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Not Your Father's Michelangelo
In a previous article, I speculated as to whether Michelangelo in painting his Last Judgement fresco, located in the Sistine Chapel behind the altar, might have been influenced by the Flemish painter Hieronymous Bosch. I suggested this because The Last Judgement is a far cry from the classicism of Michelangelo's ceiling fresco. Painted some 29 years later and unveiled by Pope Paul III in 1541, the new work had taken some seven years to complete. It sparked another twenty years of controversy.

Behind the debate was the question of "decorum" or whether or not the work was appropriate to the chapel. The controversy was all the more unusual coming in an age of unprecedented freedom in the area of intellectual and artistic pursuits. There was the nudity thing of course. Michelangelo was no stranger to this debate. It had dogged him all during the time he worked on the ceiling. This time however, he didn't have Julius II to go to bat for him. As a result, while the bodies remained nude (for all intents and purposes), later artists thinly disguised the genitals.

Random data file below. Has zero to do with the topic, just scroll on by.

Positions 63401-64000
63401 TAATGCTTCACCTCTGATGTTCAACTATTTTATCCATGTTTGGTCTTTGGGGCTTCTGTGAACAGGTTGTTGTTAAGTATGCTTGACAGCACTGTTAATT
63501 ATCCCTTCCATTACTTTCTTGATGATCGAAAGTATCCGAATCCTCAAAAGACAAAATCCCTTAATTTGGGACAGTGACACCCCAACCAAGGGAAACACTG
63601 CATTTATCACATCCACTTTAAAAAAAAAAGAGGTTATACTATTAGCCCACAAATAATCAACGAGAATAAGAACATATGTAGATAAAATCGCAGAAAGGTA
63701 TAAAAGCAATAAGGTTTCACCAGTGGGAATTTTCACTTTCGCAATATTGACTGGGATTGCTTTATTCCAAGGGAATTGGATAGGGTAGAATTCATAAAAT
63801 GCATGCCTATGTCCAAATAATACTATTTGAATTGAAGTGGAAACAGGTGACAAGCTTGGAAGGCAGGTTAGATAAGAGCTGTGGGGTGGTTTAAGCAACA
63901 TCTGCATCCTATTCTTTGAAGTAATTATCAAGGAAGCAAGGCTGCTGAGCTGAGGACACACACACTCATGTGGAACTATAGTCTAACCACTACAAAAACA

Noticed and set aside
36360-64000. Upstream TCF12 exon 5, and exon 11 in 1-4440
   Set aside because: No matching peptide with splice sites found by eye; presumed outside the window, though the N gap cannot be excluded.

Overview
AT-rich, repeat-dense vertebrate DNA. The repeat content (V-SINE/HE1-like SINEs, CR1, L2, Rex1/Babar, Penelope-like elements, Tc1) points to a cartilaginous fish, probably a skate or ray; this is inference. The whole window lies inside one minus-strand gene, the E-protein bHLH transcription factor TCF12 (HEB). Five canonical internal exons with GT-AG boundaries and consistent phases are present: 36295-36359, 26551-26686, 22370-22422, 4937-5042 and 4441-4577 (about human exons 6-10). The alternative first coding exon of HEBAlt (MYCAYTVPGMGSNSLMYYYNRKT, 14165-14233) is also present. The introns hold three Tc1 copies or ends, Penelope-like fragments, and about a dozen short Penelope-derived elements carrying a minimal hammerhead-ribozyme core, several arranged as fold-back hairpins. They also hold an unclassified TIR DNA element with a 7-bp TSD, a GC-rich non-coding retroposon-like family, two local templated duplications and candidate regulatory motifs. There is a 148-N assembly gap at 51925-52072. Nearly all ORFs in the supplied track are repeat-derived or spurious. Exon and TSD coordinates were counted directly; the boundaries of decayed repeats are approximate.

Beyond this though, there was other nit picking. The figure of Christ was beardless and too young to portray the "majesty" some thought it should exude. The bodies are "heavy" as compared to the "grace" of the ceiling figures. And in the Last Judgement , unlike the ceiling, there was not the loving innocence, the optimism, or the Sunday school lesson qualities that had made his early work so beloved. The Last Judgement is chaotic, hard-edged, frightening, and frankly, to paraphrase Oldsmobile, "Not your father's Michelangelo". In short, the work was disturbing. A cold wind was blowing into the Catholic Church and its art, and behind it all, was Martin Luther.

Contributed by Lane, Jim
18 January 1998


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